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  • Writer's pictureThe Beacon Today

Jayson Williams: Turning setbacks into comebacks

Jayson Williams has had hundreds of teammates throughout his life, but vulnerability is what sets his teammates apart.

Williams, a former NBA player for the Philadelphia 76ers and New Jersey Nets, became vulnerable at a young age after losing two sisters to AIDS and one to domestic violence. Growing up in the rural south as a mixed-race child made it difficult for Williams to make friends and confide in others.

As an athlete, Williams learned to shun vulnerability and suppress any past emotional baggage to focus on winning.

“Vulnerability, the stigma is… you got to be tough… nothing affects you, which is so untrue,” Williams said. “If you’re that great, you don’t get traded. But you have to keep changing locker rooms when you become vulnerable, when you get figured out, when [players] don’t respect you [any]more.”

During his career, Williams did not care about what people thought of him as long as he was recognized as a good player. This mindset continued until the end of Williams’ career in 1999 when he broke his right leg and had to have surgery. Williams officially retired in June of 2000.

Williams said he began to follow a path of mistakes and regrets that has led him to where he is today.

Williams accidentally shot and killed Costas Christofi, his limo driver, on Feb. 14, 2002. According to documents provided by the New Jersey Courts public access portal, he was charged with reckless manslaughter on Feb. 22, and aggravated manslaughter on May 1 of that year. In April 2004, more serious charges against Williams were dropped, but the jury was deadlocked on a charge of reckless manslaughter. After many years and delays, Williams pleaded guilty to aggravated assault on Jan. 11, 2010, and was sentenced to 18 months to five years in prison on Feb. 23, 2010.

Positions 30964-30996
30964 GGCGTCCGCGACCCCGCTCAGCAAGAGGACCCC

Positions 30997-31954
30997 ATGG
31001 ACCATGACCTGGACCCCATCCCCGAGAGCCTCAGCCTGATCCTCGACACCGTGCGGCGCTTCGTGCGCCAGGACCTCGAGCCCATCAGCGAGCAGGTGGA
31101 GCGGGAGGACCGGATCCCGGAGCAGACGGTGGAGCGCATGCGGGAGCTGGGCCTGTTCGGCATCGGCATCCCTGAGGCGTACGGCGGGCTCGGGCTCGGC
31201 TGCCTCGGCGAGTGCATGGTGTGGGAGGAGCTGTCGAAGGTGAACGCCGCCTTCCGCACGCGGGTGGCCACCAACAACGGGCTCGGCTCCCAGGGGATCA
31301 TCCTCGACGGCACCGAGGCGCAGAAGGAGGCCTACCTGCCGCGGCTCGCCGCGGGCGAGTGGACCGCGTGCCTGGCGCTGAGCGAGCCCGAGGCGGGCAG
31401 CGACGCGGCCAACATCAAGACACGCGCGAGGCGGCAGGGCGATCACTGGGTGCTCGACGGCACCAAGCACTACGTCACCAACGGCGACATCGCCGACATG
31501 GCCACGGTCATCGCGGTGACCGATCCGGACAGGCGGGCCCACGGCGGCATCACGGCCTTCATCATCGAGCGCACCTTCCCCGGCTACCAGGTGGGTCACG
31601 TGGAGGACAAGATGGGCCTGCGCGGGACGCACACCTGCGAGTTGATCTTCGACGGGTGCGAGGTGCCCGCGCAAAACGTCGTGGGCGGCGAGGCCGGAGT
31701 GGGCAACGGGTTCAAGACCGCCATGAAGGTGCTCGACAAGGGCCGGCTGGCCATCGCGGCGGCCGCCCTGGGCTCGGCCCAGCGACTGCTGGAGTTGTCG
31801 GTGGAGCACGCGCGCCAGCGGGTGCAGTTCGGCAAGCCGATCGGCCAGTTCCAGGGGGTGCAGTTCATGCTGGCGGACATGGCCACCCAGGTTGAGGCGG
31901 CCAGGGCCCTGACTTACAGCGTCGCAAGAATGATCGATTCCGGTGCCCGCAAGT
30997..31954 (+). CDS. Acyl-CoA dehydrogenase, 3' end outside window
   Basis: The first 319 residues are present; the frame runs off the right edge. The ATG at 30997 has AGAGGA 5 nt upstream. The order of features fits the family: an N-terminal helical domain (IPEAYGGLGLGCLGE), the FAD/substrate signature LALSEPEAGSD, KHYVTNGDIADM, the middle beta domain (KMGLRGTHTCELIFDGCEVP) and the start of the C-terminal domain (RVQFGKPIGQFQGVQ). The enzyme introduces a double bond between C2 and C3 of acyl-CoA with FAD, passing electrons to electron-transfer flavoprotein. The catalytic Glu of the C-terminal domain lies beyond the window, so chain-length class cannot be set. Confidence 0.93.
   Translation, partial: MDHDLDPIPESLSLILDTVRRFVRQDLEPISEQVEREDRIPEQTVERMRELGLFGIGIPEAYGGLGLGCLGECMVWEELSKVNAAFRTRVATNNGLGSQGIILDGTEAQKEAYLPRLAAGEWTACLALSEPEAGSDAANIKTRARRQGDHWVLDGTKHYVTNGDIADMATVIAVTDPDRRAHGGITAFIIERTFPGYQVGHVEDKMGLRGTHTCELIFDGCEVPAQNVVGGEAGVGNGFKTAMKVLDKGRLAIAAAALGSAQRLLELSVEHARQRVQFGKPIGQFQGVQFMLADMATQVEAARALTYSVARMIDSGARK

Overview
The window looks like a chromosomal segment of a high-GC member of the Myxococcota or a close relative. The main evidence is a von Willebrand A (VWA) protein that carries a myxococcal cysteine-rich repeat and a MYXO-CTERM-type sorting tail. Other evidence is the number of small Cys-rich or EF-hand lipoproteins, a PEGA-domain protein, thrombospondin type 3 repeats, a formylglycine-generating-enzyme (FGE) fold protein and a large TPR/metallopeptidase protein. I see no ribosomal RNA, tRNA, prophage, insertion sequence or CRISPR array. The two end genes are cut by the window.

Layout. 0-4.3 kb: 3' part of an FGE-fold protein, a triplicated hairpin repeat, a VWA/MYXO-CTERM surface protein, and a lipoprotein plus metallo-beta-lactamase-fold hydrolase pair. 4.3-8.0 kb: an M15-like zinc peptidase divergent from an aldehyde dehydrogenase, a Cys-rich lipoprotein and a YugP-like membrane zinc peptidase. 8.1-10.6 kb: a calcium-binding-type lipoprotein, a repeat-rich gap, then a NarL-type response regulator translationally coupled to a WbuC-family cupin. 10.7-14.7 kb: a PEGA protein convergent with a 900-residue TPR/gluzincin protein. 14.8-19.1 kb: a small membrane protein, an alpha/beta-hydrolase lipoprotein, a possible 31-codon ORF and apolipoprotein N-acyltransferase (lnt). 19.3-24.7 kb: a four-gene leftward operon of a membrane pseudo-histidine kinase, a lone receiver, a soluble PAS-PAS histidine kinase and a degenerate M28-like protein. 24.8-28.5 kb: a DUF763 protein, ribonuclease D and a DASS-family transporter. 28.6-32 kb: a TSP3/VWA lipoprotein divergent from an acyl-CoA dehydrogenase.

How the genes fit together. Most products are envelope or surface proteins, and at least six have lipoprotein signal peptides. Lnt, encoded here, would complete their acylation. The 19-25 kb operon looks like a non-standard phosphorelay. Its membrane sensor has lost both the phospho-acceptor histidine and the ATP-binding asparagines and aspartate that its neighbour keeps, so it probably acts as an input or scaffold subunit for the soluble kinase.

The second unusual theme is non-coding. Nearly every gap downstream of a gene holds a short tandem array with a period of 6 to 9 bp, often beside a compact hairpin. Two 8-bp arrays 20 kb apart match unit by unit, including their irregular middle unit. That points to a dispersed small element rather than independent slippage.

Former Senior Judge Edward M. Coleman had wise words for WIlliams during his sentencing.

“Obviously, alcohol and drugs don’t mix. That’s gotten you where you are today,” Coleman said. “But where you go from today, how you handle the rest of your life, it’s entirely in your hands and you’re going to choose your own path.”

Williams was released from custody on April 13, 2012. Now, he is embracing vulnerability as a way to get his life back.

“With me, I'm like, look, I’m vulnerable from the start. This is what I do. This is what I am. This is what I'm all about,” Williams said. “I've made some mistakes. I'm sorry for those mistakes. I take responsibility and accountability, and let’s move on.”

Williams came to South Florida to seek help for his struggles with addiction in December of 2015. He permanently relocated in 2016, and one year later, Williams founded Rebound Institute, a rehabilitation center that helps clients, called teammates, address their problems and rediscover themselves.

“It’s only a few things that get you better. And it’s structure, it’s accountability, and the biggest one is compassion and love...” Williams said. “ Blood makes you related. But loyalty and accountability makes this a rebound family.”

Besides vulnerability, what shapes Rebound is its adventure therapy method, in which teammates take part in many activities they would ordinarily never consider, such as skydiving, horseback riding and scuba diving.

“If you can trust us to jump out [of] an airplane, that’s a connection, a trust, a loyalty, that you’re going to keep for the rest of your life, especially when you land safely,” Williams said.

Williams believes the best way to go about life is by looking forward. Learning from the past is a lesson, but staying in the past is a distraction from the future.

“I think the biggest thing I do is try to keep moving forward… ,” Williams said. “I can be a warning or an example to others, somebody once told me. I think I’m both. I'm a warning [for] what happens and an example for what you can make out of a bad situation.”

By Rachida Harper

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